|Jazz day : the making of a famous photograph|
Author: Orgill, Roxane
What happens when you invite as many jazz musicians as you can to pose for a photo in 1950s Harlem? Playful verse and glorious artwork capture an iconic moment for American jazz.
|Accelerated Reader Information:|
Interest Level: MG
Reading Level: 6.10
Points: 1.0 Quiz: 180666
|Reading Counts Information:|
Interest Level: 3-5
Reading Level: 5.70
Points: 3.0 Quiz: 68422
School Library Journal (00/02/16)
Full Text Reviews:
School Library Journal - 02/01/2016 Gr 4 Up—A collection of poetry that focuses on the day graphic designer Art Kane orchestrated the iconic 1958 photograph of American jazz greats on a stoop in Harlem. Though many may recognize the photograph, fewer will know the story of its creation. While working on a special issue of Esquire magazine dedicated to jazz, Kane decided to see how many musicians he could gather in one place. The book starts on the morning the photograph was taken, with Kane standing in the street he's closed for the occasion, nervously hoping his call for appearances will be heeded. The verse spotlights the cast of characters that slowly materializes, with some short biographic poems and even one about Count Basie's hat. The offerings lead up to a foldout spread of the photograph itself, cued by a black page with the word click in white print. The remaining selections address the issue's immediate reception and laud Kane's accomplishment. The text is accompanied by vibrant, spectacular acrylic and pastel paintings by debut illustrator Vallejo. The volume includes an introduction, a lengthy author's note (with a useful key to the photograph), and short biographies of the major players. VERDICT A rich, unique, playful, and masterfully orchestrated work; Kane himself would undoubtedly be proud.—Jill Heritage Maza, Montclair Kimberley Academy, Montclair, NJ - Copyright 2016 Publishers Weekly, Library Journal and/or School Library Journal used with permission.
Booklist - 03/15/2016 *Starred Review* In 1958, Esquire was preparing an issue on American jazz, and graphic designer Art Kane pitched the idea of getting as many jazz greats together as possible for a black-and-white photograph. So far, not much here to grab a young audience, right? But sometimes books, like music, are more than the sum of their hooks. Orgill, who has written about jazz for adults (and Ella Fitzgerald for children) is here paired with artist Vallejo, a welcome newcomer to the world of picture books, and they offer a memorable ode to a time and place, a celebration of music that was both hot and cool, and an endearing snapshot of the men and women who wrote, played, and sang jazz. Kane’s photograph, Harlem, 1958, is here immortalized in Orgill’s poetry, which swings and sways, and Vallejo’s vibrant artwork, which captures not just the players but the mood on 126th Street where the photo shoot took place. That there were kids there on that day, leaning out of windows and grabbing Count Basie’s hat, adds a child-friendly dimension. For those who want more, there’s an enlightening author’s note, short but sturdy biographies of those featured in the poems, a list of related books and films, and a key to the photo with all 57 musicians named. - Copyright 2016 Booklist.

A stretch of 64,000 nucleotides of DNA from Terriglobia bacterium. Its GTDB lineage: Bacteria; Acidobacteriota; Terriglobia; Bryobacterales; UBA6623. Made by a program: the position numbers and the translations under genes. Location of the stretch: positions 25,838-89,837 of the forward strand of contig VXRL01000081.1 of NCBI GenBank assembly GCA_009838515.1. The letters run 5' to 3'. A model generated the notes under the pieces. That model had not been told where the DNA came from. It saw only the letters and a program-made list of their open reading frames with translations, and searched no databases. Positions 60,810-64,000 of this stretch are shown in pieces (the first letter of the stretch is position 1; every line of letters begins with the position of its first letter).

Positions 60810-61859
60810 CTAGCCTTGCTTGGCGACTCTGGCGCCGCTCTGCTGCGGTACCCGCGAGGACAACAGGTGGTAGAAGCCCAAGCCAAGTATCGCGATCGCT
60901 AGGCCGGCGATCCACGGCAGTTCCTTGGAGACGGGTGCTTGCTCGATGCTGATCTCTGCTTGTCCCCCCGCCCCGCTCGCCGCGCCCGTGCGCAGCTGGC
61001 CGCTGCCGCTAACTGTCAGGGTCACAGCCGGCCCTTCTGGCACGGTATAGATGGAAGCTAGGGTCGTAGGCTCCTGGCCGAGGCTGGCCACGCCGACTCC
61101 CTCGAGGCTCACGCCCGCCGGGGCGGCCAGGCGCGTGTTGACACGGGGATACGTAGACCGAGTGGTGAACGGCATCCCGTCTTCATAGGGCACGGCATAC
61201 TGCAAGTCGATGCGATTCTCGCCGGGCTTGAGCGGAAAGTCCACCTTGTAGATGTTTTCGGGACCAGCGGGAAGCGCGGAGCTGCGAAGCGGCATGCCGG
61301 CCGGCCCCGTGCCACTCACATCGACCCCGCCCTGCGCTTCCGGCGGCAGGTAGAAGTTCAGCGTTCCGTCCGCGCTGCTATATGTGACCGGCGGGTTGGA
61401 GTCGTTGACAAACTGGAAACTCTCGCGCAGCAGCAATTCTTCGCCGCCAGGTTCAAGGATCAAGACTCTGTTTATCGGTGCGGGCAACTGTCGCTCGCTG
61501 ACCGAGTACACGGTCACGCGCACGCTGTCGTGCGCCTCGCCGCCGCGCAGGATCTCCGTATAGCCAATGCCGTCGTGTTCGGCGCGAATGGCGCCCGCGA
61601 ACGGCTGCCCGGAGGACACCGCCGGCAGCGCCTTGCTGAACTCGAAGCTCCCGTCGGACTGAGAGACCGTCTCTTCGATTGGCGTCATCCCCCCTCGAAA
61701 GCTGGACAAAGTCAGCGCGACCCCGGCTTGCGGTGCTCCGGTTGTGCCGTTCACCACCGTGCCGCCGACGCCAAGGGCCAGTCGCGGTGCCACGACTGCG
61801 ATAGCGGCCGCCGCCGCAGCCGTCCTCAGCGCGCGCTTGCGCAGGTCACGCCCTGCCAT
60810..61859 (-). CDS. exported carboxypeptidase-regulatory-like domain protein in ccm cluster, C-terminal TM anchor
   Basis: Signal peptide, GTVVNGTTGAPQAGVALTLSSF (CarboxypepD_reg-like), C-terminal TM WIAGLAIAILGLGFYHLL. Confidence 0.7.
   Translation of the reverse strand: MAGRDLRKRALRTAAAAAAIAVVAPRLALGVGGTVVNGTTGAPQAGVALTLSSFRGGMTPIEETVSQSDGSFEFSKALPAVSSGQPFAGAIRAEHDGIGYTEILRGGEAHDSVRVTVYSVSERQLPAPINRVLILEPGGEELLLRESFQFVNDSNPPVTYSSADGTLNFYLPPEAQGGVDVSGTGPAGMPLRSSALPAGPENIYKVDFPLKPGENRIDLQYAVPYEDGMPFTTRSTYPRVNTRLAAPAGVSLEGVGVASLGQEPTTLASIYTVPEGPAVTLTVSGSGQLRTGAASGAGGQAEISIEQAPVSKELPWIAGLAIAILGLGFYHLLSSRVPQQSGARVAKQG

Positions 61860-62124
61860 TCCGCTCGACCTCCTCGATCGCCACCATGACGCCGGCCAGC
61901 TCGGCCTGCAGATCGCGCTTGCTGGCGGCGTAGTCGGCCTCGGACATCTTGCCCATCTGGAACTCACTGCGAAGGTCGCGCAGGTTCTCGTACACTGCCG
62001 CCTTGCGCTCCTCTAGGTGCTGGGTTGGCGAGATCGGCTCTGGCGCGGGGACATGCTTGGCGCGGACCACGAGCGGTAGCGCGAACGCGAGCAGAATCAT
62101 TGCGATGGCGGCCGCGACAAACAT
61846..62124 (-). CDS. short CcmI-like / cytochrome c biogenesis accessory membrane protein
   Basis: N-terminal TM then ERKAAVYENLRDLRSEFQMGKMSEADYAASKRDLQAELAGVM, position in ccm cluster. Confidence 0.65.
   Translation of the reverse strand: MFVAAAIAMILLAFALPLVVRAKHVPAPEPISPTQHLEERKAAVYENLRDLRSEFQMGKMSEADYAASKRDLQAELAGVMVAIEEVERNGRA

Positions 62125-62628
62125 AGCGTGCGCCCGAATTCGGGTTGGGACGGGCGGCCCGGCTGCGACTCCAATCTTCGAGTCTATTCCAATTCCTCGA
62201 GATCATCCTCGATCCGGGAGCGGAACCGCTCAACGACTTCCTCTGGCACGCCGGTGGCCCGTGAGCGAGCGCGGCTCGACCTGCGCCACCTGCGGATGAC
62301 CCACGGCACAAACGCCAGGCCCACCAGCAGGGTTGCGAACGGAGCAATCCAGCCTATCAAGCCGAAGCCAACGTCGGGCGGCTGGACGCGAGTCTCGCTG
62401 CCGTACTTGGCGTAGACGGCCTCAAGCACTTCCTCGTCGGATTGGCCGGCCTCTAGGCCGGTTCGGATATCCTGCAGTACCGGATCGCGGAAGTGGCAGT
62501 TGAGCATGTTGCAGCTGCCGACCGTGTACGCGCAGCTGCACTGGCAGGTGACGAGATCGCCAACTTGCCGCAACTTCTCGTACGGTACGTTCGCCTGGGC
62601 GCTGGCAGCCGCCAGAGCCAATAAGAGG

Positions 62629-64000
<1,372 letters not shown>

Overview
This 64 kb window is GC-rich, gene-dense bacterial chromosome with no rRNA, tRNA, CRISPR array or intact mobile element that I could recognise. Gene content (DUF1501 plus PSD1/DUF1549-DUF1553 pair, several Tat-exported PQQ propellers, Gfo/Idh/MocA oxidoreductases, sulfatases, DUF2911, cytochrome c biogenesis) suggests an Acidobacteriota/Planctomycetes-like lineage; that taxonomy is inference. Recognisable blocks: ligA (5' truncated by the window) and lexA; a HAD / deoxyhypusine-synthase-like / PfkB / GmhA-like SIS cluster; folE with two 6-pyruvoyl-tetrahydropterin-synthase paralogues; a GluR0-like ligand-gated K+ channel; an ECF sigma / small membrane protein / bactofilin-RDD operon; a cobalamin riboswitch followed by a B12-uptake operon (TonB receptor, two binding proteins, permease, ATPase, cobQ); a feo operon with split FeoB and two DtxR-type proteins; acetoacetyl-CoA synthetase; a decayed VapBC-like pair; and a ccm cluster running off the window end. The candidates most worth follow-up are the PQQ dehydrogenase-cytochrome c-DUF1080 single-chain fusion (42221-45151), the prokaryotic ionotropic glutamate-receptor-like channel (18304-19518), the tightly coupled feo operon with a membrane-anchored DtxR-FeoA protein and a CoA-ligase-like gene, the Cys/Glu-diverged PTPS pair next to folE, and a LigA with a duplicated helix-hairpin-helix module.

Bulletin for the Center... - 04/01/2016 It seemed worth a try—casting a broad invitation to New York’s jazz community to show up in front of a designated Harlem brownstone for an Esquire magazine photo shoot on a hot August day of 1958. Reporter Art Kane, armed with a borrowed camera, struck gold: a great turnout and a great shot that claimed its place in American iconography. Orgill relives the day through twenty-one poems that highlight the gamble, the quirkiness, and the musicians. In the opener, “Early,” Kane stands alone in the street and worries (“A crazy request/ what if nobody shows”). They do show up, but posing them is like herding cats: “no one listens/ musicians/ don’t hear/ words of instruction/ only music.” Orgill imagines a pair of siblings among the twelve neighborhood boys who made their way into the photo, with the starstruck older brother wrangling his little brother, who just doesn’t get the momentousness of what’s happening. With all in place, the camera clicks: “click/ click/ it has to be perfect/ for Esquire/ Dizzy sticks out his tongue.” Months later, the street boy buys himself a copy: “Me, Alfred/ With a patch on my knees/ But jeez/ I’m in a magazine.” Kids indifferent to jazz or photography will be swept up nonetheless in the novelty of the episode, the idiosyncrasies of the participants, and the shoulder-rubbing between the neighborhood kids and the adult celebs. Vallejo’s mixed-media illustrations are gems of freewheeling portraiture, drawing from the iconic photo itself and other film taken throughout the day. Orgill supplies biographical info on Art Kane and the musicians highlighted in her poems, and best of all, a double-page photo reproduction folds out at just the right moment from an asphalt black page with a single “‹ click.” Perfect. EB - Copyright 2016 The Board of Trustees of the University of Illinois.
School Library Journal - 12/01/2016 Gr 4 Up—Readers eavesdrop on the behind-the-scenes making of Art Kane's now-iconic photo, Harlem 1958, which featured many of the era's jazz greats. The warm, eye-popping acrylic and pastel illustrations are in harmony with the direct, evocative prose/poetry, which provides multiple perspectives, from the boys watching on the curb to pianist William "Count" Basie, pianist/composer Mary Lou Williams, and the well-dressed saxophonist Lester "Pres" Young. A wonderful snapshot of one specific place and time. - Copyright 2016 Publishers Weekly, Library Journal and/or School Library Journal used with permission.